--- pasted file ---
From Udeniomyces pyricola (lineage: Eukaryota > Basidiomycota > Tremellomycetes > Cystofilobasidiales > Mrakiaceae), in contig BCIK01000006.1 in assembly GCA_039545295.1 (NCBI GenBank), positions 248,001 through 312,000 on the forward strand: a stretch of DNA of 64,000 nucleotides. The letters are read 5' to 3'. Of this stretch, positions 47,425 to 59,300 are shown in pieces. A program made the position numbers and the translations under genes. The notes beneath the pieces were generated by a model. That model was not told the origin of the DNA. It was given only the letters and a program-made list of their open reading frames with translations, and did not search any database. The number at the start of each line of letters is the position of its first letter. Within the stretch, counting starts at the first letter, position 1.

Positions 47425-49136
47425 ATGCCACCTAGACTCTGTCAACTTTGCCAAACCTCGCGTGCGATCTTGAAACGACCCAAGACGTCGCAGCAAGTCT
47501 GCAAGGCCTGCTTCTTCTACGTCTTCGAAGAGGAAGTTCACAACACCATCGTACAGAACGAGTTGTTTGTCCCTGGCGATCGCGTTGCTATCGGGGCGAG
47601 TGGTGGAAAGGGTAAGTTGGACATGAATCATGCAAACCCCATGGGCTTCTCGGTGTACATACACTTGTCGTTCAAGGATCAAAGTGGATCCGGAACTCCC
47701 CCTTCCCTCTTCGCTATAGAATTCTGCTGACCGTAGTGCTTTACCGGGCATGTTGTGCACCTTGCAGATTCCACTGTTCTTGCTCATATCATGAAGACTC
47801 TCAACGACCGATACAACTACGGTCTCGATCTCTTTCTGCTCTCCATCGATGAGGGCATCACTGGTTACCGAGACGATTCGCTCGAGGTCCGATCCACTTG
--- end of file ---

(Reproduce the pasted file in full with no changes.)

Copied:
From Udeniomyces pyricola (lineage: Eukaryota > Basidiomycota > Tremellomycetes > Cystofilobasidiales > Mrakiaceae), in contig BCIK01000006.1 in assembly GCA_039545295.1 (NCBI GenBank), positions 248,001 through 312,000 on the forward strand: a stretch of DNA of 64,000 nucleotides. The letters are read 5' to 3'. Of this stretch, positions 47,425 to 59,300 are shown in pieces. A program made the position numbers and the translations under genes. The notes beneath the pieces were generated by a model. That model was not told the origin of the DNA. It was given only the letters and a program-made list of their open reading frames with translations, and did not search any database. The number at the start of each line of letters is the position of its first letter. Within the stretch, counting starts at the first letter, position 1.

Positions 47425-49136
47425 ATGCCACCTAGACTCTGTCAACTTTGCCAAACCTCGCGTGCGATCTTGAAACGACCCAAGACGTCGCAGCAAGTCT
47501 GCAAGGCCTGCTTCTTCTACGTCTTCGAAGAGGAAGTTCACAACACCATCGTACAGAACGAGTTGTTTGTCCCTGGCGATCGCGTTGCTATCGGGGCGAG
47601 TGGTGGAAAGGGTAAGTTGGACATGAATCATGCAAACCCCATGGGCTTCTCGGTGTACATACACTTGTCGTTCAAGGATCAAAGTGGATCCGGAACTCCC
47701 CCTTCCCTCTTCGCTATAGAATTCTGCTGACCGTAGTGCTTTACCGGGCATGTTGTGCACCTTGCAGATTCCACTGTTCTTGCTCATATCATGAAGACTC
47801 TCAACGACCGATACAACTACGGTCTCGATCTCTTTCTGCTCTCCATCGATGAGGGCATCACTGGTTACCGAGACGATTCGCTCGAGGTCCGATCCACTTG